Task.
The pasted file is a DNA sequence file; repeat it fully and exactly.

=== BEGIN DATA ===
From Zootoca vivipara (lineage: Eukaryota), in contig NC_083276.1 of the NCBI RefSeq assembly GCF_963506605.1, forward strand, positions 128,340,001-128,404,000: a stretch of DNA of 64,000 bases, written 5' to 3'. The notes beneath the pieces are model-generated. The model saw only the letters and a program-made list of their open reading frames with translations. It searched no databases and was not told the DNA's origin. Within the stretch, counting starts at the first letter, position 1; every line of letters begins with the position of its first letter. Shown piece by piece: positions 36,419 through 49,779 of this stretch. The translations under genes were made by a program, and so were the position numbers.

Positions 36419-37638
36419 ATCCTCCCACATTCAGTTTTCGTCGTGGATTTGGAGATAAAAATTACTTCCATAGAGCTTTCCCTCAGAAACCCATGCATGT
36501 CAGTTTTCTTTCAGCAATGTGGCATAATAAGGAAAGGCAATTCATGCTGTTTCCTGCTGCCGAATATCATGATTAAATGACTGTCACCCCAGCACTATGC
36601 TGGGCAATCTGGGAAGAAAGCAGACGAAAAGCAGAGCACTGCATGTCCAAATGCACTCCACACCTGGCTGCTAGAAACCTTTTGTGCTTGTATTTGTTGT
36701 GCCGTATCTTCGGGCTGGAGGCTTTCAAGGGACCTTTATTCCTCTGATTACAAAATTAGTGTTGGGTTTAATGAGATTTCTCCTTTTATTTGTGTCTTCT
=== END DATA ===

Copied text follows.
From Zootoca vivipara (lineage: Eukaryota), in contig NC_083276.1 of the NCBI RefSeq assembly GCF_963506605.1, forward strand, positions 128,340,001-128,404,000: a stretch of DNA of 64,000 bases, written 5' to 3'. The notes beneath the pieces are model-generated. The model saw only the letters and a program-made list of their open reading frames with translations. It searched no databases and was not told the DNA's origin. Within the stretch, counting starts at the first letter, position 1; every line of letters begins with the position of its first letter. Shown piece by piece: positions 36,419 through 49,779 of this stretch. The translations under genes were made by a program, and so were the position numbers.

Positions 36419-37638
36419 ATCCTCCCACATTCAGTTTTCGTCGTGGATTTGGAGATAAAAATTACTTCCATAGAGCTTTCCCTCAGAAACCCATGCATGT
36501 CAGTTTTCTTTCAGCAATGTGGCATAATAAGGAAAGGCAATTCATGCTGTTTCCTGCTGCCGAATATCATGATTAAATGACTGTCACCCCAGCACTATGC
36601 TGGGCAATCTGGGAAGAAAGCAGACGAAAAGCAGAGCACTGCATGTCCAAATGCACTCCACACCTGGCTGCTAGAAACCTTTTGTGCTTGTATTTGTTGT
36701 GCCGTATCTTCGGGCTGGAGGCTTTCAAGGGACCTTTATTCCTCTGATTACAAAATTAGTGTTGGGTTTAATGAGATTTCTCCTTTTATTTGTGTCTTCT